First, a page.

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Thread: Acoustic guitar recording - how to start?

  1. #1
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    Arrow

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    I would like to try my hand at recording my acoustic guitar, but don't know where to start. I play acoustic without amplification. I would appreciate some advice on "starter" mics and recorder outfits. What's a decent setup for a beginner?

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    Unhappy

    You can get decent results with a half-ass pre like in a Portastudio or cheapo mixer and a mic in the SM-57 realm. I used the AKG D770. Not really sure where that stacks up against the Shure. But if you can save a bit more, the Rode NT-1 and an ART MP tube pre should be available for $300 and will make a world of difference in your recordings. It's no big shmear. Even if you just get a SM-57 and upgrade later you won't regret having the Shure mic. But at least get a mic stand.

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    Cool

    A sm-57 is a good all purpose "dynamic" mic and is good for guitar amps and it will work for acoustic. But for acoustic recording you need to use a "condenser" mic for a more crisp reproduction and nuance. The rode NT1 mentioned above is a condenser and will sound a world better than the 57. More expensive condenser's like these require phantom power in which you would need a preamp. The ART mp is probably the cheapest (I own one and like the sound). If you don't want to buy all that, Audio Technica makes some great condenser mics for the price of a shure 57 that are battery powered.The ATM33a is basically a copy of the shure sm81(a classic condenser used on many an album) but half the cost. I know that anyone with ears would prefer the sound of one of these for acoustic recording than a 57. Okay, I'm looking in my catalog and the Audio Technica's are like sixty or more bucks expensive than the sm57($98.00). It's worth it though.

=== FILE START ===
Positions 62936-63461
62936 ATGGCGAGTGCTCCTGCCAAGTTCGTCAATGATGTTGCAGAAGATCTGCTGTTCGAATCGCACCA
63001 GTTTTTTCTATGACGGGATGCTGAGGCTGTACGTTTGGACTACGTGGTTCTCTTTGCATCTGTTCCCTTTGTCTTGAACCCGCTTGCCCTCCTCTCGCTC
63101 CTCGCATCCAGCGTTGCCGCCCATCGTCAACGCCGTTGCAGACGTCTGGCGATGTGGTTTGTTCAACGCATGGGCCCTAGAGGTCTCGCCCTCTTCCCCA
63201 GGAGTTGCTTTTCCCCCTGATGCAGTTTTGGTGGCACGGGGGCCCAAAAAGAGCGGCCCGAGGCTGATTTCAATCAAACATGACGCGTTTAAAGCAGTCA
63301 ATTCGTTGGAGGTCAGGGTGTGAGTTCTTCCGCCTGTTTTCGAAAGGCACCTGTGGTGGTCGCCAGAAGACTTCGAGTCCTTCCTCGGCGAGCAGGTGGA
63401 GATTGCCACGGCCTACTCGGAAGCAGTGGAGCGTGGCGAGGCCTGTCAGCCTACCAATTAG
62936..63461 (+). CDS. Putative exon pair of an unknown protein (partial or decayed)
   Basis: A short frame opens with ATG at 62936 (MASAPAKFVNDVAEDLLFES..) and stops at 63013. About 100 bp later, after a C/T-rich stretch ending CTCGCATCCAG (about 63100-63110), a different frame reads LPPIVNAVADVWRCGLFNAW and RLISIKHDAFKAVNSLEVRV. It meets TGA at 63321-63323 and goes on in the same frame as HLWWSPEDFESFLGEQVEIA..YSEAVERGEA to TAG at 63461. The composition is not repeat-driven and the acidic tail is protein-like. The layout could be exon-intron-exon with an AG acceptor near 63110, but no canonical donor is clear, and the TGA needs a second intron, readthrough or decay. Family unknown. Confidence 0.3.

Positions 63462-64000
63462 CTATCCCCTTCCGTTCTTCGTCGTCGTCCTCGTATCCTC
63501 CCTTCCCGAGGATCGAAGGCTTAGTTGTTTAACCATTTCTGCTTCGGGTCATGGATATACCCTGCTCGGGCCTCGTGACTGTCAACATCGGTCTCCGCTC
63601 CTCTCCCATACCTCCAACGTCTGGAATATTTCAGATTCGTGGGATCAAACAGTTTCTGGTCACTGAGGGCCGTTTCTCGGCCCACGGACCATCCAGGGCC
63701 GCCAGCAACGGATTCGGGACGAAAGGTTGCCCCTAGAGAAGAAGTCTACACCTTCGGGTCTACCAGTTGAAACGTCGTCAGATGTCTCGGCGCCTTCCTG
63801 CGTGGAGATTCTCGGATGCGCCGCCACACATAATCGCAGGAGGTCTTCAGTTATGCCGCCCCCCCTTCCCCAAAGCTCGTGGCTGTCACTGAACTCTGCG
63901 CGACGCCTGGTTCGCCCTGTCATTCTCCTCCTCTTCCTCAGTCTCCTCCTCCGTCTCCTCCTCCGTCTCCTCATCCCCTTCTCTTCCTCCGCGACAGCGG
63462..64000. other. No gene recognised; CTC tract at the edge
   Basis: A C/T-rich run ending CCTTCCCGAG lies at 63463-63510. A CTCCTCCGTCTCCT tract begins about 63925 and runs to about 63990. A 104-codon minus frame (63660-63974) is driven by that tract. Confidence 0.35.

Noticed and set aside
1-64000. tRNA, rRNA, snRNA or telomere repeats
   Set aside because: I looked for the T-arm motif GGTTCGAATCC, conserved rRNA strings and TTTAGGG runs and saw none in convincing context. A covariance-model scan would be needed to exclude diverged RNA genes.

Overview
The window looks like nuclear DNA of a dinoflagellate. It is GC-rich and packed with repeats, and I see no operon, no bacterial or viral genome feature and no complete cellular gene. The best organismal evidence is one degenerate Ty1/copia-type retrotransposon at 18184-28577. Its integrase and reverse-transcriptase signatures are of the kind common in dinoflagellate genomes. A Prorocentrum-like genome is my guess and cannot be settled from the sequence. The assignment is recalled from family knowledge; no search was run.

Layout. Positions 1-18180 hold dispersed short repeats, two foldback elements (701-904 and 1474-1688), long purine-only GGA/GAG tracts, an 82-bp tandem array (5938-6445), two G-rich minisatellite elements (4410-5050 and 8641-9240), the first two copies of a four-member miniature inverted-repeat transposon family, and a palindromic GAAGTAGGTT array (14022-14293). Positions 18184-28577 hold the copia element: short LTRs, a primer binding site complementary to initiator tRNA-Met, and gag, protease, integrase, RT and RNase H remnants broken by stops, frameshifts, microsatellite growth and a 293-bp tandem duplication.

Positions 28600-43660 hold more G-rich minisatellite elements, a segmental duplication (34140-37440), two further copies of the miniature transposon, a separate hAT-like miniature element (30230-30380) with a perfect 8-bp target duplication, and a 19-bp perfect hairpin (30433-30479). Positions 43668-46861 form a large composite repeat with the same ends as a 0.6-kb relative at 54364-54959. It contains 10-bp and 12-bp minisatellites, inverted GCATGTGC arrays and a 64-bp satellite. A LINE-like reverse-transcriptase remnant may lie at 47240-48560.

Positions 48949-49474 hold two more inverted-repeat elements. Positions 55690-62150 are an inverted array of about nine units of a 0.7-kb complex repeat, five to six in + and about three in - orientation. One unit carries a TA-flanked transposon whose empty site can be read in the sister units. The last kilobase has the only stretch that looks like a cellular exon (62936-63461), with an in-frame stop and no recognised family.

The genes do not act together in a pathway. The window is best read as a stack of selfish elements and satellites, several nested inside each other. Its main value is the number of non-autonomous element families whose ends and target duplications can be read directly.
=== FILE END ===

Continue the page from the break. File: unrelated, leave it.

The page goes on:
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    Wink

    Instead of using a large diaphragm condensor mic for acoustic guitar, I would look into getting a small diaphragm condensor mic for this task. The small diaphragm will reproduce the transients that exist in acoustic instruments much better. I find large diaphragm mics (NT1, AKG C3000, etc) to 'smooth' out the signal on acoustic which sometimes leaves it sounding a little flat. This is actually a nice effect for vocals, though.
    Ultimately, you should consider moving toward a small diaphragm condensor like the AT4033, AKGC1000 or Oktava MC012 (you can get a LD capsule later for the Oktava, which makes that mic a little more cost effective).
    Drstawl is right though, to just get your foot in the door, an SM57 is the mic I'm sure many of us started with. I bet you ALL of us are still using that mic, too.

    [This message has been edited by BigKahuna (edited 03-10-2000).]

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